OCR Interpretation


The day book. (Chicago, Ill.) 1911-1917, September 03, 1915, LAST EDITION, Image 8

Image and text provided by University of Illinois at Urbana-Champaign Library, Urbana, IL

Persistent link: http://chroniclingamerica.loc.gov/lccn/sn83045487/1915-09-03/ed-1/seq-8/

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' SCHOOL BOARD LAWYER SHOWS
"LEGAL FRAUD"
. Chicago schools will 1 ,e $61,530.39
a year and $615,303.90 the next ten
years if business interests fighting
the Teachers' Federation win out in
the court action to" be. started next
tnonth by Angus Roy Shannon, at
torney for the board of education.
On May 3, 1915, Shannon stated to
the school board that "a legal fraud"
was being worked on the board in
connection with leases on downtown
land owned by the school system.
When Shannon asked the board to
let him go ahead and attack the
"legal fraud" in appraisals of land
made by Bertram Winston, Simon W.
Straus and Jesse Holdom (now Judge
Holdom), Shannon was delayed by
Jacob M. Loeb, William Rothman and
John W. Eckbart
These board members are the ones
who led the fight to destroy the
Teachers' Federation. Loeb did not
openly come out against Shannon's,
plan for a court action.
Loeb argued it would be useless to
make a court contest and tried to get
the school board to lay quiet and let
the land grabbers put it over. This
is the statement Shannon made to
the school board May 3:
"It is my opinion that they (the
appraisers) not only made a mistake
in law and fact, but also that in the
reduction of $61,530.39 per year and
$615,303.90 for the term of ten years
which their actions accomplish in the
rentals of the board of education
from these school fund lands, they
have worked a legal fraud against the
public school system, violated their
oath and assumed to change the
terms of the contracts of lease so as
to constitute themselves arbitrators
instead of appraisers."
Shannon went on to say that Hol
dom, Straus and Winston "sought to
establish what they think is an equi
table rental for the ten years, based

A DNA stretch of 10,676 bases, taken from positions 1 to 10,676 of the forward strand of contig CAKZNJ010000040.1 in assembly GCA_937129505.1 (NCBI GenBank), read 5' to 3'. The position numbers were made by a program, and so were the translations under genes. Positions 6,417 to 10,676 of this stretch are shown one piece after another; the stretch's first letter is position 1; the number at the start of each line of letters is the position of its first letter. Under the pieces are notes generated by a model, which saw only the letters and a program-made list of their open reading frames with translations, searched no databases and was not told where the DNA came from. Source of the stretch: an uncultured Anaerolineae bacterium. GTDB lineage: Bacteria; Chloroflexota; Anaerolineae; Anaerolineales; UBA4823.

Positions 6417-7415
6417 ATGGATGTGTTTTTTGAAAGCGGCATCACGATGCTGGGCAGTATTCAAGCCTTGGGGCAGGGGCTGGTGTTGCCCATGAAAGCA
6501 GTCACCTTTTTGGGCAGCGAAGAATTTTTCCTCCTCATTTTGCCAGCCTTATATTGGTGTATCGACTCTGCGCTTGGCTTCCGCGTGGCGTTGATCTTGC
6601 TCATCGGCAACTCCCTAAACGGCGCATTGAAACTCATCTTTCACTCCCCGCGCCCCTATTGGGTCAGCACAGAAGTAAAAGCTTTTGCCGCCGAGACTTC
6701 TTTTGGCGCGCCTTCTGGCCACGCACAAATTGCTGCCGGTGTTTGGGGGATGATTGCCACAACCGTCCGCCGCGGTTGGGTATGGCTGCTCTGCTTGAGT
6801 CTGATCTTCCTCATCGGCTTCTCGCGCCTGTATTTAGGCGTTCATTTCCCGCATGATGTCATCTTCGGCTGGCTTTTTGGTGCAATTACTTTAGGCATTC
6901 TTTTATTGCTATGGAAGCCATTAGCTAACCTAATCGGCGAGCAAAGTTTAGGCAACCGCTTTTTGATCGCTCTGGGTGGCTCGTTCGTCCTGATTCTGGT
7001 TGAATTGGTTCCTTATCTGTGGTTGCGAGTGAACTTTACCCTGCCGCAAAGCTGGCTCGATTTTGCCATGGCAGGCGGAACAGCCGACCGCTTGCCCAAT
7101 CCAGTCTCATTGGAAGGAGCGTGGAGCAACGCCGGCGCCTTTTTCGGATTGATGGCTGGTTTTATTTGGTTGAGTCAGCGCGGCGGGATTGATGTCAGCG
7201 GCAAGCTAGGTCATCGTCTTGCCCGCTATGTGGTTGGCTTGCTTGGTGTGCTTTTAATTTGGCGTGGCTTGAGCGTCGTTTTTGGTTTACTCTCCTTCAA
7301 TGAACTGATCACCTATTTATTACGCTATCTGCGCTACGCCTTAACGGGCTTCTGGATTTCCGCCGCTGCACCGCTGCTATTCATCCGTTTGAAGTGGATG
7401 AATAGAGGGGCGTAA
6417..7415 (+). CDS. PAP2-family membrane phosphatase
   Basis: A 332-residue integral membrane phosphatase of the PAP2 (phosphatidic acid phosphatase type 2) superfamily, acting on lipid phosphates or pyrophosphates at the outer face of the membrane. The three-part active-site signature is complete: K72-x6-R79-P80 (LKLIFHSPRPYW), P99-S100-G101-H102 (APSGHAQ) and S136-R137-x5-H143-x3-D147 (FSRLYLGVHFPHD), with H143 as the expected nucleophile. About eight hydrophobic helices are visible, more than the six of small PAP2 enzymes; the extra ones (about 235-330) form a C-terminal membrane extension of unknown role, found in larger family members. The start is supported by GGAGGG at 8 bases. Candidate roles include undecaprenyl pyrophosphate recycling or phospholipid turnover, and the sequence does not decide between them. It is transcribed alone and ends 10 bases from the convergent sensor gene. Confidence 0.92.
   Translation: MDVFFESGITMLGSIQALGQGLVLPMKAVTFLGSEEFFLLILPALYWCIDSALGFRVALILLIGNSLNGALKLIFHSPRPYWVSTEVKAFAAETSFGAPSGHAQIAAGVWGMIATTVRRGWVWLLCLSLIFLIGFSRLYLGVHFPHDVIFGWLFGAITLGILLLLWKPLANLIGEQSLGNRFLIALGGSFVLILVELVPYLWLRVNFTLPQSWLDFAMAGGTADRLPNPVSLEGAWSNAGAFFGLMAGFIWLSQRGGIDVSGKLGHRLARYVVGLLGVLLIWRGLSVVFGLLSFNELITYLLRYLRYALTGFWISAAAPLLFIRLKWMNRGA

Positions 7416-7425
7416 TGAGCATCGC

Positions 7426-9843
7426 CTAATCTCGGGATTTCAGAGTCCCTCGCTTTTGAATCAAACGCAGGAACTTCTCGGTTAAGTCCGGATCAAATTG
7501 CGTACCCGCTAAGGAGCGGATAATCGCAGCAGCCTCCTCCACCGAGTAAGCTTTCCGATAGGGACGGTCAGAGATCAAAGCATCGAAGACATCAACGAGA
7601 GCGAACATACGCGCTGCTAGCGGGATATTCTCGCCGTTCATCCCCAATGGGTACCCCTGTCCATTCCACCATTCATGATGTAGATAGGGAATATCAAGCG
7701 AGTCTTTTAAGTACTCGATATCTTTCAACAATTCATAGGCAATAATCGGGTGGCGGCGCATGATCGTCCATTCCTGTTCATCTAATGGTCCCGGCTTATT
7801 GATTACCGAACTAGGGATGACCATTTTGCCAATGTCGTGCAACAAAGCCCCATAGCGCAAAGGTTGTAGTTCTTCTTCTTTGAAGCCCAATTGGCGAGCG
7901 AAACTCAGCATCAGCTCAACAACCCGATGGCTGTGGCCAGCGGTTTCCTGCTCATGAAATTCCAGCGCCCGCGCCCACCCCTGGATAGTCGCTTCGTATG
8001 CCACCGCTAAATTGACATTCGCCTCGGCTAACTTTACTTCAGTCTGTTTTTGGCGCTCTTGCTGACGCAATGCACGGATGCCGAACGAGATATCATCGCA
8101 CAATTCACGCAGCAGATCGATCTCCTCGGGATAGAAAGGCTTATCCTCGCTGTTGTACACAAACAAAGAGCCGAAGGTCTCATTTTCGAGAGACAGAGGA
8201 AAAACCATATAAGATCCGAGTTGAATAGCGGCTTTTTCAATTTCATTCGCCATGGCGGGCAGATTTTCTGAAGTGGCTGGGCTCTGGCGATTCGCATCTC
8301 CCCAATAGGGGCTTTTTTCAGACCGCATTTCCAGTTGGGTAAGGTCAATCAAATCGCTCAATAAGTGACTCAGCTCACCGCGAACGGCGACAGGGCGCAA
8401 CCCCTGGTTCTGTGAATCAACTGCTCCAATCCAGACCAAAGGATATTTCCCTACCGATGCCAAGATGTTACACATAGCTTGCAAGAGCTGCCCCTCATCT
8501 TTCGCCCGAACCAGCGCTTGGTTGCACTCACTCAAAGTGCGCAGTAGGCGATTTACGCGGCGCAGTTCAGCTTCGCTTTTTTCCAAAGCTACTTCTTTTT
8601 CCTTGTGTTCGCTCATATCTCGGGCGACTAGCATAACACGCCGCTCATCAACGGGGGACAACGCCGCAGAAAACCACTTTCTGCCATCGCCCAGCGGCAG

upon conditions at which they con
jecture, since none of the lessees, ex
cepting in one instance, furnish them
I any data in reference to income and
expenditures.
On the northeast corner of Mon
roe and Dearborn streets are lots
owned by the people of Chicago
through their school system. These
lots, according to the "legal fraud"
appraisal, are not worth any more to
day than they were ten years ago.
Over all Chicago prices of land have
gone up. Here, though, is a corner
where the prices stand still. On this
Shannon made a note in his opinion
to the school board:
"It is interesting in reference to
these two 48x120 tracts of land on
Dearborn street, abutting the alley,
that in 1910 Appraiser Bertram M.
Winston testified in the circuit court
that they were each of the value of
$85 per square foot on May 8, 1905,"
and $85 a foot is the price now put
on it in the "legal fraud" appraisal!
Bertram Winston is a brother of
the Winston (now deceased), who
was in the firm of Winston, Payne,
Strawn & Shaw, the best-known and
highest-priced railroad and beef trust
lawyers in Chicago.
Francis Peabody, a director of the
Consumers' Coal Co., a concern long
fought by the Teacehrs' Federation
as a tax dodgers, and sometimes
called "the coal and ice trust," Is
reaching for lots 18 and 19 in block
142 as lessee. Peabody plays the
game of politics with Fred Upham
and Roy O. West
o o
FEMALE STRIKERS WIN BIG
BATTLE IN TWO WEEKS
Bridgeport, Conn., Sept. 3. Dur
ing last two weeks strikes have been
successful for 7,800 girls and women.
Warner Brothers Co., Crown Corset
Co., George C. Batcheller Co., La Re
sists Corset Co., Bryant Electric Co.,
and Bias Narrow Fabric Co. have all
conceded everything girls asked.
Canfield Rubber Co.'s employes
still out Threatened walkout of
bayonet workers at Remington Arms
and Ammunition Co. may be averted
by mediation.
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